In Ocean – an autistic perspective: I am a sea creature forced to live upon land. Although the earth has many marvels, I still long for the water, where I am home.
The ocean matches my thoughts – deep, shimmering and shifting, made of colour and light like an abstract painting. Mysterious, magnificent and needing no words but hinting at unexplored fathoms beneath. A world below, then worlds within worlds filled with strangeness and wonder.
On land, thoughts need words and labels and boundaries. They hit against social constructs and fall apart or smash into each other. Sharing thoughts that crash or trickle or drip or rush on land is so often seen as wrong – not steady, sensible, ordered or ordinary enough. Water allows my thoughts to move and twist and turn and ebb and flow so fluidly.
In the ocean, I am suspended in another dimension and captivated by the timeless soul-whisper of great poets, artists and philosophers who have also been touched by the vastness of the sea. Just me and the universe, surrounded by the space for thoughts to expand, for splendid plans and fractal dreams to flourish.
The ocean matches my weightlessness. If I don’t feel my body on land, it’s a problem – bumping into things, so sorry, oops! The land is full of spikes and walls and things that itch. It demands that you wear foot coverings yet doesn’t care if you can’t walk because one shoelace is tied tighter than the other, cannot hear the screaming in your head because the seam of your sock isn’t in the right place, and ignores you when you’re immobilised by a single grain of sand in your shoe.
Water is soft and smooth and glides like everything and nothing against my skin. On land, I don’t know where the edges of me finish and space begins, but in the water, it doesn’t matter – I don’t have to start or finish, I can just be liquid – graceful and rippling instead of stumbling. I can dance effortlessly, unbroken and free, tossing aside the laws of physics and no longer a slave to gravity, no longer plodding and always watching my step to keep from falling.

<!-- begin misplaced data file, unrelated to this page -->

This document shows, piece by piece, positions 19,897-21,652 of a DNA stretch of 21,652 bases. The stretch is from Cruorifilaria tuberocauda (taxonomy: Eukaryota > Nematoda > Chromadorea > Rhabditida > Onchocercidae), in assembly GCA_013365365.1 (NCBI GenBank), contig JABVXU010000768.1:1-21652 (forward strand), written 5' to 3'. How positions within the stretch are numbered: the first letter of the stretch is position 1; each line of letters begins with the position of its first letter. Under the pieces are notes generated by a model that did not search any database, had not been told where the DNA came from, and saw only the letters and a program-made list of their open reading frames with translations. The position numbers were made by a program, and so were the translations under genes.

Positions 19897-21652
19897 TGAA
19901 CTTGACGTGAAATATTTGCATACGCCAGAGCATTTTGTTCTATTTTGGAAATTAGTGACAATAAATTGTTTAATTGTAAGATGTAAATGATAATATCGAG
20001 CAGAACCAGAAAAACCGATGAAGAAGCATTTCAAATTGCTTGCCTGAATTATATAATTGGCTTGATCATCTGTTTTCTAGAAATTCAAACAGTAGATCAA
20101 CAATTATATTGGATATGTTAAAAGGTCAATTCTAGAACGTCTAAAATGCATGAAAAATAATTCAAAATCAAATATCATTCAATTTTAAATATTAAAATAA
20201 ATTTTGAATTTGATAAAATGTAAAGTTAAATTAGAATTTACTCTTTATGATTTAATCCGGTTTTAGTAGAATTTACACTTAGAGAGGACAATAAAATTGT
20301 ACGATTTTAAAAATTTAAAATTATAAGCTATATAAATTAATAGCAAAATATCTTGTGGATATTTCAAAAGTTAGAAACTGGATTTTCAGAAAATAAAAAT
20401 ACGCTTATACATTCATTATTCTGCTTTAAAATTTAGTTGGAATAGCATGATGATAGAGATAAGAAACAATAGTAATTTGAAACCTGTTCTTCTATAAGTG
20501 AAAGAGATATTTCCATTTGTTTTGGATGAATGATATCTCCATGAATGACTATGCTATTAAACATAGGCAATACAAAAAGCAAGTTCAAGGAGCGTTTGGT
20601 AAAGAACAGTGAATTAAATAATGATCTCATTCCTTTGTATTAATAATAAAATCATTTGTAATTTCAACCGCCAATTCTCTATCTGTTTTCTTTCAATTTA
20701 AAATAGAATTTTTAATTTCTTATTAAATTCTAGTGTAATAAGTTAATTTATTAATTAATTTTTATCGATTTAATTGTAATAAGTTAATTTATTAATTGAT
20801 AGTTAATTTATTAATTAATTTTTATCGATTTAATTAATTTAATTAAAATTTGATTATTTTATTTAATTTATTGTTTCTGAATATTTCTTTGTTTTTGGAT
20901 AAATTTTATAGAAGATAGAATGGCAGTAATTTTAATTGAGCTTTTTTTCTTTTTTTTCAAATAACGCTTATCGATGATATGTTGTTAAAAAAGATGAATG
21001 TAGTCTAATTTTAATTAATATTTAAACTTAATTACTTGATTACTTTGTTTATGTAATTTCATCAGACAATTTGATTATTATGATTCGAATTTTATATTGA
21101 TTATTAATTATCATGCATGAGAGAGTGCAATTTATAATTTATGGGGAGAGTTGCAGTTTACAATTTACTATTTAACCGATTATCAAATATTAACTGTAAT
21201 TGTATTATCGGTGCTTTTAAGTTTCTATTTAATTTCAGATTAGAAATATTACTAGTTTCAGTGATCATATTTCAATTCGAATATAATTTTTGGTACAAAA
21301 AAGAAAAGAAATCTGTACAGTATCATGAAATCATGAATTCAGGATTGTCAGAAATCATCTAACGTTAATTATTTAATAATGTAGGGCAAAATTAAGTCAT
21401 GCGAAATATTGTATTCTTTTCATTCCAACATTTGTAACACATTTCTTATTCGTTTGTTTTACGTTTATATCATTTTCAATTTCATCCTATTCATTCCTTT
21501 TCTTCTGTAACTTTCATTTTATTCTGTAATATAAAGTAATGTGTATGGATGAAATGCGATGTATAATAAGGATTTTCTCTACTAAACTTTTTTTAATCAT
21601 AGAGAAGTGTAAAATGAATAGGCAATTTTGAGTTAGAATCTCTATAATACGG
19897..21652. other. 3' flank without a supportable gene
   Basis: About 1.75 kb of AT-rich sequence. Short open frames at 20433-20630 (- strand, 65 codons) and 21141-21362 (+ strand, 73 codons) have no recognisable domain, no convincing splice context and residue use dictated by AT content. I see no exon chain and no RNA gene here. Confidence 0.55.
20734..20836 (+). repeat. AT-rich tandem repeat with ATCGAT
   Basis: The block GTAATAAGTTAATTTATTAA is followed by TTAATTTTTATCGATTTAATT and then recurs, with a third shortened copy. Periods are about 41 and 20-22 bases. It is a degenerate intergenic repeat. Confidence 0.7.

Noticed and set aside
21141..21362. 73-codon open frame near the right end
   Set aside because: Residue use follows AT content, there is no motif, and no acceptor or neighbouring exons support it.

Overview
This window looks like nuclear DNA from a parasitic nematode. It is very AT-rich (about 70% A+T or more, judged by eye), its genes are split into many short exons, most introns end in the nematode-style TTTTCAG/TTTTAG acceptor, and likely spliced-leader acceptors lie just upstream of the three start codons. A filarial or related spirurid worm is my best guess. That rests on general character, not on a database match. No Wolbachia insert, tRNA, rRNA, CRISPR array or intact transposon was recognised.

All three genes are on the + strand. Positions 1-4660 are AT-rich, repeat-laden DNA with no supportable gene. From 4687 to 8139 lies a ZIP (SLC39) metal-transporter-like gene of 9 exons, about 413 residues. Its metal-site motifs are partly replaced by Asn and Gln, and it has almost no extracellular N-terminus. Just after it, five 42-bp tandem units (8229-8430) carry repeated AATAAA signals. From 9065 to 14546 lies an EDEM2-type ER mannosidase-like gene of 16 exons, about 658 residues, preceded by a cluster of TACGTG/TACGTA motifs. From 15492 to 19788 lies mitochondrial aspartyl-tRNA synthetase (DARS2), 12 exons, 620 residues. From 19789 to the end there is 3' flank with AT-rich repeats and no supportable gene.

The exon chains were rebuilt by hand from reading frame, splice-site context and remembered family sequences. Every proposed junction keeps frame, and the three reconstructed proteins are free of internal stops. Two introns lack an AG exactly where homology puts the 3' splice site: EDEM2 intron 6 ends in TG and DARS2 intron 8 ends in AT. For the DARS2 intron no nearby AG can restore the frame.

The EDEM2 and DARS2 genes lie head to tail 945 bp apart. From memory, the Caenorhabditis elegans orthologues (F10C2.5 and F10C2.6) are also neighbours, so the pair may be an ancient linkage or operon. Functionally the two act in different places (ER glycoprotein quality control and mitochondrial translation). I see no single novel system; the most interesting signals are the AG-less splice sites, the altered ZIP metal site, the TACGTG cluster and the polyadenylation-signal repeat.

The sea demands no layers of clothing or makeup. A minimal covering of fabric will suffice if propriety demands it. No need for shoes, accessories, tidy hair or professionalism. Appearance fades into the background and wave-wise current-connection takes centre-stage in the swell.
The ocean matches my feelings. On land, my emotions are too loud, too soft, too fierce or too hidden – never quite correct. In the water, I don’t have to divide them into boxes and label them. I can swim in grief and joy at the same time, let them flow out of me and mingle with the waves to pound ferociously or float namelessly.
Here, in this aqueous world I can let go, sink beneath the surface, tears suddenly indistinguishable from water and fear abandoned. For a moment, there is a womb-like safety to remember and forget, to be everything and nothing – absolved, disappearing and becoming just another drop in the ocean.
The ocean matches my movement – surging breakers and rolling surf mirror my restless inner landscape and I am heard. Here, I can flick my fingers, tap my toes or fidget without constraint and the water accepts it all without judgement. Here I can frolic, dive, leap, wiggle, slam, laugh or shout and there is enough sky to absorb my sound, enough space to welcome my dimensions and enough sea to allow my eccentricity.
And here, I can also be still and let the water rock me and move for me so I can just breathe and be.